Could he win?: A recent poll showed him competitive in the May 24 primary with Secretary of State Brad Raffensperger (R), who many left for dead after he fought Trump’s election falsehoods. In the general election, Georgia is a swing state, but 2022 is looking like a good GOP year.

What he could do: Hice has said he would not have certified the 2020 election results in the state. “The last election should not have been certified without proper investigation,” Hice said. “They were all over the place, and they still are.”

Arizona governor candidate Kari Lake

Election truther credentials: CNN fact-checker Daniel Dale has labeled Lake a “serial promoter of election lies.” She has promoted and vouched for both Trump allies Sidney Powell and Mike Lindell, despite the ridiculousness of their claims.

Could she win?: Lake leads in every recent poll of the Aug. 2 primary and has long been considered the favorite, though business executive Karrin Taylor Robson appears to be competitive.

What she could do: Lake has said she would not have certified the 2020 election results, unlike Gov. Doug Ducey (R), and has even pushed for somehow decertifying it. She has also called for criminal charges against “the people who are involved with” supposedly stealing the election, including journalists and Secretary of State Katie Hobbs (D), who could be her opponent in the general election.

Arizona secretary of state candidate Mark Finchem

Election truther credentials: Finchem, like Mastriano, was near the Capitol on Jan. 6 but says he didn’t enter it. He has established ties to the Oath Keepers, and he was in contact with organizers of the “Stop the Steal” rally. He said after the insurrection that it was “what happens when … Congress refuses to acknowledge rampant fraud.”

Could he win?: Finchem is considered a front-runner for the GOP nomination, having secured Trump’s endorsement and raising the most money. In the general election, he would face either former Maricopa County Recorder Adrian Fontes (D) or state House Minority Leader Reginald Bolding (D).

What he could do: He recently authored a bill to decertify the 2020 election results in three Arizona counties. He has also pushed a bill to allow the state legislature to reject the state’s election results.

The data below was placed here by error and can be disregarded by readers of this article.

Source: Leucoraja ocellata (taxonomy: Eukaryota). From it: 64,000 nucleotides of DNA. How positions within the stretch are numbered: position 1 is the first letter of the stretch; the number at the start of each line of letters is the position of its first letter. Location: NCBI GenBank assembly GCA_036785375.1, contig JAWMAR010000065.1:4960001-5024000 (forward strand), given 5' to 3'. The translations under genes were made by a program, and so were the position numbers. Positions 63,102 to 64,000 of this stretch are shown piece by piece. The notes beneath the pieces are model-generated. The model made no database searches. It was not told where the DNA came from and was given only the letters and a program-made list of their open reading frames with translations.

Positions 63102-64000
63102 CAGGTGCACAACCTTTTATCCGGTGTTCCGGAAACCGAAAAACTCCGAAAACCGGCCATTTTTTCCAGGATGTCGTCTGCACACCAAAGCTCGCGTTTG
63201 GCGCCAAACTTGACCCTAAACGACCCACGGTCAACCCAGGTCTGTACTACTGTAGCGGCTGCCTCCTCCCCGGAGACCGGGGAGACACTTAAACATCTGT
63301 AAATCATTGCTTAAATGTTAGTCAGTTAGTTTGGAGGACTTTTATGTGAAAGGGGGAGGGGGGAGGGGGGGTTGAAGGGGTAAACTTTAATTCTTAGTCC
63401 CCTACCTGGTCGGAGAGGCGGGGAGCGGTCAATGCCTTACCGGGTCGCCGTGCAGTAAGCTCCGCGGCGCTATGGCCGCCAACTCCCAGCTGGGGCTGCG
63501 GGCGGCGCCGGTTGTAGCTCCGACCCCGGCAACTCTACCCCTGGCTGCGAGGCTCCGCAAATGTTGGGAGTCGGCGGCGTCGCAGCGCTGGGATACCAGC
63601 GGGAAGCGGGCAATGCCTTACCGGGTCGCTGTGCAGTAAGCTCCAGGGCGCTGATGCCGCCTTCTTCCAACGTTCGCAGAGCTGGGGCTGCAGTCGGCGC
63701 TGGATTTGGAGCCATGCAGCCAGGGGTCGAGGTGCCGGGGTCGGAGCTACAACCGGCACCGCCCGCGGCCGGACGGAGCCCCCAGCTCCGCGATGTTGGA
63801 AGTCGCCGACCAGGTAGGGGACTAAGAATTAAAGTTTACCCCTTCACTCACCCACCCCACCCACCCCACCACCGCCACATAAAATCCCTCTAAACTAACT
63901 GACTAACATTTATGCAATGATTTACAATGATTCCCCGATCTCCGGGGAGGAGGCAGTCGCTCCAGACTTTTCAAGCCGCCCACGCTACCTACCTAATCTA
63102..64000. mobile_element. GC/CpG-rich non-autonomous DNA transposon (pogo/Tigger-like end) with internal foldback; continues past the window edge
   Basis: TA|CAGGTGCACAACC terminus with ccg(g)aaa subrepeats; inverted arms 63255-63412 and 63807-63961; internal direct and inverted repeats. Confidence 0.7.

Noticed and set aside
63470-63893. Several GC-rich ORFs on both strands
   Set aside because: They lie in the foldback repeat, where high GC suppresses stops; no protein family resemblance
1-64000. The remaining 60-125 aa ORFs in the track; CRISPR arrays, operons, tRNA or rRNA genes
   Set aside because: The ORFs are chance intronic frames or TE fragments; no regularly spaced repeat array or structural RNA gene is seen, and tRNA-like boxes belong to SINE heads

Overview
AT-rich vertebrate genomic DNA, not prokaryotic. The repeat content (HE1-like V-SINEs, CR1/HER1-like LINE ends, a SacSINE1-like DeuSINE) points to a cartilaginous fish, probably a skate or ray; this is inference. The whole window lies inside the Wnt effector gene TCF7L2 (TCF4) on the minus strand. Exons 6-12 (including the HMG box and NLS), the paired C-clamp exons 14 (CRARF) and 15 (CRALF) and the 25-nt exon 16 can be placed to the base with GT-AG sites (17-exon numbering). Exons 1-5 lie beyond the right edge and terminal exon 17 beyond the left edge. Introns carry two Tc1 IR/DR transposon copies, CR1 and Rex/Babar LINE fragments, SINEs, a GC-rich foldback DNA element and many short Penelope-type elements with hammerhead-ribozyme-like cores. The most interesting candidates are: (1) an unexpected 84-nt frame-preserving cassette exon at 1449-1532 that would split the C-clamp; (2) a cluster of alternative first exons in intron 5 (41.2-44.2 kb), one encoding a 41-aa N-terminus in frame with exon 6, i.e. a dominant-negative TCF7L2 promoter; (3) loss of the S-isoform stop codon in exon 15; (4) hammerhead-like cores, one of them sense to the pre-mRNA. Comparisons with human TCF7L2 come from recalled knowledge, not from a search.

Nevada secretary of state candidate Jim Marchant

Election truther credentials: He has said it is “almost statistically impossible that Joe Biden won,” despite Biden having won by more than two percentage points. He also sued to obtain a redo election in his own failed race for Congress, despite losing by six points.

Could he win?: Marchant is considered a front-runner in a crowded field, though there isn’t much polling. He did lose his 2020 race by a slightly larger margin than Trump’s four-point deficit.

What he could do: He has said he wouldn’t have certified Nevada’s 2020 election results and pushed for an alternate slate of electors to be sent to Congress. He also declined to rule out doing the latter in 2024 if Trump is on the ballot, according to NBC News, though he also said he would honor the state’s results if Trump lost.

Michigan’s Kristina Karamo and Matthew DePerno

Election truther credentials: Attorney general candidate DePerno served as a lawyer in a lawsuit playing up the quickly debunked Antrim County conspiracy theory, and he pushed his claims to the U.S. State Department. Secretary of state candidate Karamo was a key supposed witness for debunked claims of vote-flipping at TCF Center in Detroit, where she served as a GOP poll challenger.

Could they win?: Both Trump-backed candidates were endorsed by the state GOP convention last month. But one poll shows Karamo trailing Secretary of State Jocelyn Benson (D) by 14 points.

What they could do: DePerno recently tried to rekindle Antrim County in court, unsuccessfully, with the judges saying he “raised a series of questions about the election without making any specific factual allegations as required.” Karamo has said her goal for 2024 is to make sure “your vote isn’t nullified by an illegal ballot.”


Source: WP